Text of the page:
Childlessness, Psychological Well-Being, and Life Satisfaction among the Elderly in China
Weiguo Zhang, University of Toronto
Guiping Liu, University of Victoria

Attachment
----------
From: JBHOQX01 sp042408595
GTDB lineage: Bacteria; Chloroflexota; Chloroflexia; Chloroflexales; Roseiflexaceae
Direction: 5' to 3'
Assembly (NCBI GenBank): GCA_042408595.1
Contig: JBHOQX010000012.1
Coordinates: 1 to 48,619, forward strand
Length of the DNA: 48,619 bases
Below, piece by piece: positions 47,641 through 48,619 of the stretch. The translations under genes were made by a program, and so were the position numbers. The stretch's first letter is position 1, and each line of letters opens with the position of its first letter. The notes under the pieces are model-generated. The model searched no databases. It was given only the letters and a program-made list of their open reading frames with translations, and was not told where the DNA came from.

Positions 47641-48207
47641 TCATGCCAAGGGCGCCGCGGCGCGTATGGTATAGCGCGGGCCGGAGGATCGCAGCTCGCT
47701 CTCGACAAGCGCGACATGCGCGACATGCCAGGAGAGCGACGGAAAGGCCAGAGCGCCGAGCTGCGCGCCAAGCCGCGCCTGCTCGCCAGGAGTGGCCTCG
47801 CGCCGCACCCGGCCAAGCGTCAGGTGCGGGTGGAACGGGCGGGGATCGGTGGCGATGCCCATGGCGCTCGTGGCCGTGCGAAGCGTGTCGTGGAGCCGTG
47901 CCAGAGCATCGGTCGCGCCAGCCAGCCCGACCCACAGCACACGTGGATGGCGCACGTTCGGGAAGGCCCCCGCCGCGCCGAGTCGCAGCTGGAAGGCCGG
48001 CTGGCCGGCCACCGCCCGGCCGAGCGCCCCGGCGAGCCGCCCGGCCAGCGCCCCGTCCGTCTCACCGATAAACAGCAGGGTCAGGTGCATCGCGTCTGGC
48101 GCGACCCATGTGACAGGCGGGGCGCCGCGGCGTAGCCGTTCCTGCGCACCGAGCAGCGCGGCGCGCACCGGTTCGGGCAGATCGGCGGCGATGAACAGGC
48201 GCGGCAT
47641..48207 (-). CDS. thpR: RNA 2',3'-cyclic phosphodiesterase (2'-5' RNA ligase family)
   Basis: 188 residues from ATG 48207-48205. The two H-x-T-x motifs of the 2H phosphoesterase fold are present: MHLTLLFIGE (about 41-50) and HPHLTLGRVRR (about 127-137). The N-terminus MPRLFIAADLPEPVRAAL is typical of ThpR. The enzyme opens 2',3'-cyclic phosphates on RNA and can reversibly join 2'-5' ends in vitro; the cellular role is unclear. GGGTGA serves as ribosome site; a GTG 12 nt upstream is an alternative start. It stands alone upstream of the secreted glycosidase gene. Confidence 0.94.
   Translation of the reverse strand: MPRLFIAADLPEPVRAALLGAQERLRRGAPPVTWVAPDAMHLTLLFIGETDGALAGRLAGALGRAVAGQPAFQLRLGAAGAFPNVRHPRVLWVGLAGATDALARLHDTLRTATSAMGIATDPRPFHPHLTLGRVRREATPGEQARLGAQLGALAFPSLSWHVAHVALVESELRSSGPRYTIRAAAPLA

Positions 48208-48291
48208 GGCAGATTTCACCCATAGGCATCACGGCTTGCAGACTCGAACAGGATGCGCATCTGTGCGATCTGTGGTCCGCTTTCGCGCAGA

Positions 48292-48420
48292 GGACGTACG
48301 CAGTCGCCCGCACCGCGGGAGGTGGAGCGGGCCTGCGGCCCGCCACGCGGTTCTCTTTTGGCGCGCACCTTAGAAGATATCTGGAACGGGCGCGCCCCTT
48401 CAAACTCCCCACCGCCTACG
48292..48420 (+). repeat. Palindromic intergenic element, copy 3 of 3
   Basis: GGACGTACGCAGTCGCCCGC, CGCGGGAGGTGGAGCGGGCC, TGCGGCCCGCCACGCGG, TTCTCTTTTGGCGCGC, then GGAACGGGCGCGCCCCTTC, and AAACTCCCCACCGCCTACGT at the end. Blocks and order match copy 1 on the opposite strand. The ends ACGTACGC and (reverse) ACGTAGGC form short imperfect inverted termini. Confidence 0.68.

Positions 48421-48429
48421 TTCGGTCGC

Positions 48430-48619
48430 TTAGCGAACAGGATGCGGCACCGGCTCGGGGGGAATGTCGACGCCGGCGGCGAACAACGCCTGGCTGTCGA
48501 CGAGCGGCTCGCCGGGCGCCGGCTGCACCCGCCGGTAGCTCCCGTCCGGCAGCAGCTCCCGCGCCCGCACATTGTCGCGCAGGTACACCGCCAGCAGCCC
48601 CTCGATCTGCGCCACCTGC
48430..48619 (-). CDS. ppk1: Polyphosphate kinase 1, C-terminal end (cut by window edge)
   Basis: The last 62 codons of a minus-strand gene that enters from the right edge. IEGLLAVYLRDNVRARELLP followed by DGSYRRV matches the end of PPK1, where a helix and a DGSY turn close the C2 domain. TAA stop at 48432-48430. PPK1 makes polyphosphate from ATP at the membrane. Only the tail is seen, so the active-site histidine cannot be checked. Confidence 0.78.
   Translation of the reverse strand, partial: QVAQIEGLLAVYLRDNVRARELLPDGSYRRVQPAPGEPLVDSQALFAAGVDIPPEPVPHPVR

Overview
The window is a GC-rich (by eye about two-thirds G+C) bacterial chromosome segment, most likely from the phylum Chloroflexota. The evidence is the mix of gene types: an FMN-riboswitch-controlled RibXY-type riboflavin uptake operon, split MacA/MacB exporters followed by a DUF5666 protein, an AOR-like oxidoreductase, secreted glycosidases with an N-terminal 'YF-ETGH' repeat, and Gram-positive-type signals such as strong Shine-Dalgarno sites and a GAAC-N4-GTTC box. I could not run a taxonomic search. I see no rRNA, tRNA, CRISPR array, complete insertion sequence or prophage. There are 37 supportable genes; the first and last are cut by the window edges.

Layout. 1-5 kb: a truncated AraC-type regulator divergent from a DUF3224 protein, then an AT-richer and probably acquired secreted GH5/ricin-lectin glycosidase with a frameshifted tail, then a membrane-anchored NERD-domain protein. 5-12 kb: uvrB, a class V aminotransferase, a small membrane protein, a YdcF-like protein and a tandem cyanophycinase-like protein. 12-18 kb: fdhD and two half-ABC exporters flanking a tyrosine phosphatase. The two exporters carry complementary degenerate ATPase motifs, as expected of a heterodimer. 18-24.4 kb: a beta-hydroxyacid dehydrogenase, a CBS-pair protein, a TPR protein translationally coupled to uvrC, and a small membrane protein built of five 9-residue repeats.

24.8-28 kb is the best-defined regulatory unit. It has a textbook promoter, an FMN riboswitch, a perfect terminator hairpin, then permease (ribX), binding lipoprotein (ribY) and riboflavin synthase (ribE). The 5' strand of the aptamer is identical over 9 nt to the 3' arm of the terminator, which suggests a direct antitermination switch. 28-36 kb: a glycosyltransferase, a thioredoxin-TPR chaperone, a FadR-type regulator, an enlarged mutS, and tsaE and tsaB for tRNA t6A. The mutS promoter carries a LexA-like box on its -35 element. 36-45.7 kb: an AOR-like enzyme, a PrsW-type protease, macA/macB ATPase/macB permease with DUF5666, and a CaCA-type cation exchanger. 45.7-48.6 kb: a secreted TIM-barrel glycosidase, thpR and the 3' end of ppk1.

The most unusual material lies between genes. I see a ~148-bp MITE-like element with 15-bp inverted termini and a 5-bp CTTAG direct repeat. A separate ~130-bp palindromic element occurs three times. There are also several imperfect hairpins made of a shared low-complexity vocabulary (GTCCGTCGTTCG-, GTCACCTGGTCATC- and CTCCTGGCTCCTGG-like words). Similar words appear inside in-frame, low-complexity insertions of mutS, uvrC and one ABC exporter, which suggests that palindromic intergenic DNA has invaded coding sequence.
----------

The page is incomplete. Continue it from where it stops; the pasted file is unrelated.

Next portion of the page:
With application of ordered-logit regression in the analysis of the third wave Chinese Longitudinal Healthy Longevity Survey (CLHLS) conducted in 22 provinces of China in 2002, this paper examines the effects of childlessness on well-being of the older persons in China. It focuses on three dimension of well-being: life satisfaction; feeling fearful and anxiety; and feeling lonely and isolated. It is found that: (a), Childlessness is significantly associated with life satisfaction and anxiety, but not loneliness. The childless elderly is among the least satisfactory with their lives, and they feel higher level of anxiety than parents; however, they do not necessarily feel significantly more lonely than parents. (b), When controlled with individual socio-demographic and socioeconomic variables, childlessness is no longer significantly associated with psychological well-being and life satisfaction. (c) Individual education, residence, living arrangement, economic security and access to medical services, are consistently related to psychological well-being and life satisfaction.